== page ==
Vienna Declaration – rights are inseparable
The Vienna Declaration took this fundamental notion of universality a step further by committing states to the inseparability of human rights by recognising the truth that they are “indivisible, interdependent and interrelated”.
Civil and political rights; economic, social and cultural rights; and the right to development build on each other and advance together. No matter how broad a person’s right to speak out and protest, she is not truly free if she is constrained by lack of education or inadequate housing. And even a wealthy person is not living well if he lives in fear of arbitrary detention by his government.
Access to fundamental social protections and to economic resources and opportunities is a powerful antidote to social fractures and the spread of extremism. The freedom to speak out – to criticise government policies and demand government accountability – accelerates innovation and economic progress.
Human rights build sustainable development – they put the “S” into the SDGs. Inclusive governance and impartial justice are fundamental to the 2030 Agenda, which is anchored in this vision of the dividends that are generated when all human rights are respected.
Economies and societies that are inclusive and participative, and where government is accountable, see better outcomes.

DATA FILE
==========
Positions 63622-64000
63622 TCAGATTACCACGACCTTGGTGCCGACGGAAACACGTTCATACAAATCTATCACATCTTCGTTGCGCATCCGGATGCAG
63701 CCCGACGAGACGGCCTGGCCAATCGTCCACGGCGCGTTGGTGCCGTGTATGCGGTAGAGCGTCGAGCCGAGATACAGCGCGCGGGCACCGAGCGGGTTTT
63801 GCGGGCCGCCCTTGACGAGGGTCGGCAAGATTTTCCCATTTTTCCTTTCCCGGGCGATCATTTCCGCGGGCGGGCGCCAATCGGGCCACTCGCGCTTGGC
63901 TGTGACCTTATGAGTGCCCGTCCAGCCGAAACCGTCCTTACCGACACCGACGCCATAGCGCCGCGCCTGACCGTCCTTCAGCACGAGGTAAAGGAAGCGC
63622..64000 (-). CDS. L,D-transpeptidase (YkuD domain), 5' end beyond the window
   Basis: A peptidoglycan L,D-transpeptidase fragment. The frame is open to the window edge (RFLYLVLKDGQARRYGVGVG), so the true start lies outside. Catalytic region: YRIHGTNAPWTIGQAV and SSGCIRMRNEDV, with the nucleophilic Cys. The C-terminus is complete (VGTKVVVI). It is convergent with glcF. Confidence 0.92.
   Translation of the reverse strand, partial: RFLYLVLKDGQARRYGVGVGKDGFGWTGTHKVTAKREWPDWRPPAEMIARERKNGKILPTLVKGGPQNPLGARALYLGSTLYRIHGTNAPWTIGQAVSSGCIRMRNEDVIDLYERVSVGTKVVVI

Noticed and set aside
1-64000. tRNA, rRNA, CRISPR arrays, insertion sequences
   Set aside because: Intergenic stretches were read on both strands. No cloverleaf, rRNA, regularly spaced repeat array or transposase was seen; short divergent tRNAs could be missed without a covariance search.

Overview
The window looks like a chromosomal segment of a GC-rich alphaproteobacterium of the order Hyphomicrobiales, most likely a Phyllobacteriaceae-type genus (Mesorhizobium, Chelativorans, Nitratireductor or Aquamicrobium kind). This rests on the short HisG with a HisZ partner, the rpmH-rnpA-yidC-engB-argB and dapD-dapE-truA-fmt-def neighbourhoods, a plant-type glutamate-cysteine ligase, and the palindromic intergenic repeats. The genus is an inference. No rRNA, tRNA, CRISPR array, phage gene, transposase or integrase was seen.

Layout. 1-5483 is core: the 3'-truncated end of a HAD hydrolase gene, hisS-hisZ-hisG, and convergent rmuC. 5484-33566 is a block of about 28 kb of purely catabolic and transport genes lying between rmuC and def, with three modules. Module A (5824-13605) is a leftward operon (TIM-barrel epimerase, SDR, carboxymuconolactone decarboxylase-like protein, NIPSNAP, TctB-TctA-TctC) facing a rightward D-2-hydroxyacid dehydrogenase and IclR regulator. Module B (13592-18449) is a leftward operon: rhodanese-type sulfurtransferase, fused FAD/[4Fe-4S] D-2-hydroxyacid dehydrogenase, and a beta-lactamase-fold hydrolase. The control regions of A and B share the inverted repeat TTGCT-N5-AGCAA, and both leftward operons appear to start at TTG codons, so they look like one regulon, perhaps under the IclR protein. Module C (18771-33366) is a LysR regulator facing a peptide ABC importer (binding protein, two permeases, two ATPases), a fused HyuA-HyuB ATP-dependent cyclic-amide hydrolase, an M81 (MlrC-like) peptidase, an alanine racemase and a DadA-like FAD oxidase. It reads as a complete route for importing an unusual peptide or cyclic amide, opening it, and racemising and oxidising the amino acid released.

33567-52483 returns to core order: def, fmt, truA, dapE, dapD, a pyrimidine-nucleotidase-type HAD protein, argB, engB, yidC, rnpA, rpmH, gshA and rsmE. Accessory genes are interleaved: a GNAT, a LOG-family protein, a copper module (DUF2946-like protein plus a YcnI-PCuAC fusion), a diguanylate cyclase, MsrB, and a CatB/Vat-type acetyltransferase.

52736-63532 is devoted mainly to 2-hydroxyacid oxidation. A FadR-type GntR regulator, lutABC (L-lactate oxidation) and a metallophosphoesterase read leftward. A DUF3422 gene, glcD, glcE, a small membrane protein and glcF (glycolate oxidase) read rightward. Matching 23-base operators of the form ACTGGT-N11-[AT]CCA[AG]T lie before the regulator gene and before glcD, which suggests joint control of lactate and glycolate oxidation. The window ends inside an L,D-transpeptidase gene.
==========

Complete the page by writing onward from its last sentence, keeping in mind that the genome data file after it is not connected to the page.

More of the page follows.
The Declaration on the Right to Development also recognises this inseparability of human rights, in emphasising the right of all individuals and peoples to free, active and meaningful participation.
And, importantly, the UN Guiding Principles on Business and Human Rights set forth the responsibility of states and corporations to ensure that business activities, such as the extraction of natural resources, plantations and large-scale fisheries, are not carried out in violation of people’s rights.
Today, in considering the human rights situation across Asia, I commend the vast improvements which development continues to offer the region’s people. Only three out of 42 Asia-Pacific countries are still classified as low income. Lifespans have grown longer, access to education and decent standards of living have improved.
Although in some cases this overall improvement masks important areas of neglect, such as the equal rights of women, there is barely an index that has not risen, enormously, in recent decades. There has also been a rise of participatory and accountable systems of government in numerous countries, and very significant improvements in rule of law.
In other words, many states have benefited from peace and development – and have an interest in strengthening both.
Rise of nationalist strong-men